Kotter, J. P. (1996) Leading change. Boston, MA: Harvard Business School Press.
In this book, John Kotter describes eight stages needed to create major change. These include (1) establishing a sense of urgency, (2) forming a guiding coalition, (3) development of a vision and strategy, and (4) the communication plan that empowers broad-based action and short-term wins that propel the organization to consolidating gains and producing more change, and ultimately anchoring the new approaches in the culture. Kotter builds a vision for organizations wanting to make substantive and lasting change.
Kouzes, J. M., & Posner, B. Z. (2003). Academic administrator’s guide to exemplary leadership. San Francisco, CA: Jossey-Bass.
This book describes how leaders mobilize others to want to get extraordinary things done. It highlights the practices leaders use to transform values into actions, visions into realities, obstacles into innovations, isolation into solidarity, and risks into rewards. It emphasizes the relational aspects of the culture and climate that allow people to turn challenges into successes. Leaders can accomplish this by modeling the way, inspiring a shared vision, challenging the process, enabling others to act, and encouraging the heart.
Kouzes, J. M. & Posner, B. Z. (2006). A leader’s legacy. San Francisco, CA: Jossey-Bass.
The authors demonstrate that leadership is a relationship between those who aspire to lead and those who choose to follow. It requires a resonant connection with others over matters of the heart. Trust is critical as it is the social glue that binds human relationships together. Leaders have to learn to be flexible with style but firm on standards. Leadership is personal and to be the best you must reveal your humanity. Because people commit to causes, not plans, leaders must turn their followers into leaders, realizing the journey ahead requires many guides among the group. Being forward-looking is critical as its second only to honesty in the most admired qualities of leaders. Leaders must avoid being hostage to the present by being forward-looking for the exciting possibilities of the future. These leadership fundamentals are critical in culture building.
Lee, R. J. & King, S. N. (2001). Discovering the leader in you. San Francisco, CA: Jossey-Bass.
This book addresses leadership as a deliberate personal decision. It also discusses how organizations have changed, which has led to a dispersal of authority and expertise, and a decentralization of power. Old patterns of command and control are replaced by or intermixed with relationships in which no one controls and no one commands. As a result, leadership is about influence rather than authority. Leaders today must be very clear about their values and those of the people they aspire to lead. Many organizations are held together by a common belief in certain important values, which shape the culture and the leadership approach of those who aspire to lead.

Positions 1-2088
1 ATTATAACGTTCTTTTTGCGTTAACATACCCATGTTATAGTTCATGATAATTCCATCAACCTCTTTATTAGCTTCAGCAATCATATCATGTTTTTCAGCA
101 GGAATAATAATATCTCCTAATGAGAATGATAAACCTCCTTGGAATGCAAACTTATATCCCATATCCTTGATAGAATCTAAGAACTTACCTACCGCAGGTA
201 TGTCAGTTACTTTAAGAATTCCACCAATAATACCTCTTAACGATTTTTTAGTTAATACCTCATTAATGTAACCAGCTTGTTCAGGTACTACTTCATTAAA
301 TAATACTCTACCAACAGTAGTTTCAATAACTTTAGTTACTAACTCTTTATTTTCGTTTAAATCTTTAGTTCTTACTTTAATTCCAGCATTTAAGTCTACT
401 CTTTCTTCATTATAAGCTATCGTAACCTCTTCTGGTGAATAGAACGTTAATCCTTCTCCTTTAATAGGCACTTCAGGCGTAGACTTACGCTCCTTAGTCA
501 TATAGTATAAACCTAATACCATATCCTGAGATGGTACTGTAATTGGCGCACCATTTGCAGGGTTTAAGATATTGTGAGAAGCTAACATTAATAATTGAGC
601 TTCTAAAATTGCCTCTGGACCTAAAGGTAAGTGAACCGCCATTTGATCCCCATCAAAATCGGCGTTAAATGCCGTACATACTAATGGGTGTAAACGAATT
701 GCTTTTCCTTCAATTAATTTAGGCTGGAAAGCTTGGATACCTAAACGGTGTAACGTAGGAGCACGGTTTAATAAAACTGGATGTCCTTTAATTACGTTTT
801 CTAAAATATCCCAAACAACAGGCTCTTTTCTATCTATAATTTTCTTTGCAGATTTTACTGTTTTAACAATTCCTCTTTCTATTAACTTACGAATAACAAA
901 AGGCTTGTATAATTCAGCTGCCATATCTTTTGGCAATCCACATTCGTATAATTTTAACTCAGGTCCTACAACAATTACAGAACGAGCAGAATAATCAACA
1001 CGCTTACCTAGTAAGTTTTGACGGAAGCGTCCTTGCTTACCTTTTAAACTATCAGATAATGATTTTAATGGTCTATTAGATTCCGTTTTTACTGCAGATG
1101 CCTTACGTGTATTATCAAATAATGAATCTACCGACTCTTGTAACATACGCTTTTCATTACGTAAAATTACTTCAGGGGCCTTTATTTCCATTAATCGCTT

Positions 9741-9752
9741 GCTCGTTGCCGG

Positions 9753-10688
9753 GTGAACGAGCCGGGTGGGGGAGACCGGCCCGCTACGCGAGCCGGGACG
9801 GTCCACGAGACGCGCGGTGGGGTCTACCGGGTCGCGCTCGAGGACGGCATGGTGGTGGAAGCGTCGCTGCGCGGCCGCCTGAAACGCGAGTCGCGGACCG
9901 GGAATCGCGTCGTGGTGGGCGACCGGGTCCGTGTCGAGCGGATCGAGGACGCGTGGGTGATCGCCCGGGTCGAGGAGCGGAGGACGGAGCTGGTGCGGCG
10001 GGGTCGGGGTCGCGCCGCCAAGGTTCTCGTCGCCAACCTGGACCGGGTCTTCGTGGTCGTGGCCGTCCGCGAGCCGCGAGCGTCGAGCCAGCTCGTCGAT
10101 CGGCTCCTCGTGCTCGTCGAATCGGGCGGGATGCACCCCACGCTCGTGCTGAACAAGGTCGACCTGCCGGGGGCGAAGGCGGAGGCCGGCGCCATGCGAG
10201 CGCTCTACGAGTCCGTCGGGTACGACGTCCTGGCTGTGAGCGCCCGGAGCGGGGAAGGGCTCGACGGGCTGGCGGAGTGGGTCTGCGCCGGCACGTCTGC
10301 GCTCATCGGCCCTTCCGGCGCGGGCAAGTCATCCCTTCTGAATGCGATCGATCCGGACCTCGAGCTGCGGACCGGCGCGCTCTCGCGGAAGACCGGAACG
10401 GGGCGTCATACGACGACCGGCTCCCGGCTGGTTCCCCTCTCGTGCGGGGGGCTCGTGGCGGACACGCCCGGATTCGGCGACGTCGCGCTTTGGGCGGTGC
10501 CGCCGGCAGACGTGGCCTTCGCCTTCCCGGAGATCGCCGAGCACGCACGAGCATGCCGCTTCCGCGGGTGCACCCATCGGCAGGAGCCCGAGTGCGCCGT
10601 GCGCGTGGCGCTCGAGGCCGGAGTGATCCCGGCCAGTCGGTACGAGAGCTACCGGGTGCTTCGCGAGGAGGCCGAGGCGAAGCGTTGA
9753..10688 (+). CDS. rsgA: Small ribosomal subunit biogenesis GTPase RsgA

MacNeil, A. J., Prater, D. L., & Busch, S. (2009). The effects of school culture and climate on student
Achievement, International Journal of Leadership in Education: Theory and Practice, 12(1), 73-84.
Using the Organizational Health Inventory to quantify school climate, the researchers found that higher achieving schools had healthier climates than lower achieving schools. In particular, goal focus and adaptation accounted for the largest variance between higher and lower achieving schools. Research has shown that one of the most important actions an educational leader can take is to promote a strong vision for the organization (Leithwood et. al. 2004). When the leader supports clear goals that are embraced by the staff, then the organization health score is higher, which reflects the leader’s influence on the climate. Additionally, when the leader provides structures in the organization that help it tolerate stress, maintain stability, and effectively cope with the demands of the environment, the leader has improved the organization’s ability to adapt. These findings indicate that efforts by the leader to develop the climate through increasing goal focus and adaptability will enhance student learning. Since climate is a manifestation of the prevailing culture, an effective leader will shape the culture to foster a climate that is goal focused and adaptable, which is crucial in developing a high performing culture that embraces continuous improvement.
Resource cited in this annotation:
Leithwood, K., Louis, K., Anderson, S., & Wahlstrom, K. (2004). How leadership influences student learning. New York: The Wallace Foundation.
Marzano, R.J., Water, T., & McNulty, B.A. (2005). School leadership that works: From research to results. Alexandria, VA: Association for Supervision and Curriculum Development, and Aurora, CO: Mid-continent Research for Education and Learning.
This meta-analysis of research quantifies the relationship between school leadership and student achievement. Included is a five-step plan for effective school leadership. It includes suggestions for distribution of leadership responsibilities throughout the organization improving school culture and increasing student achievement.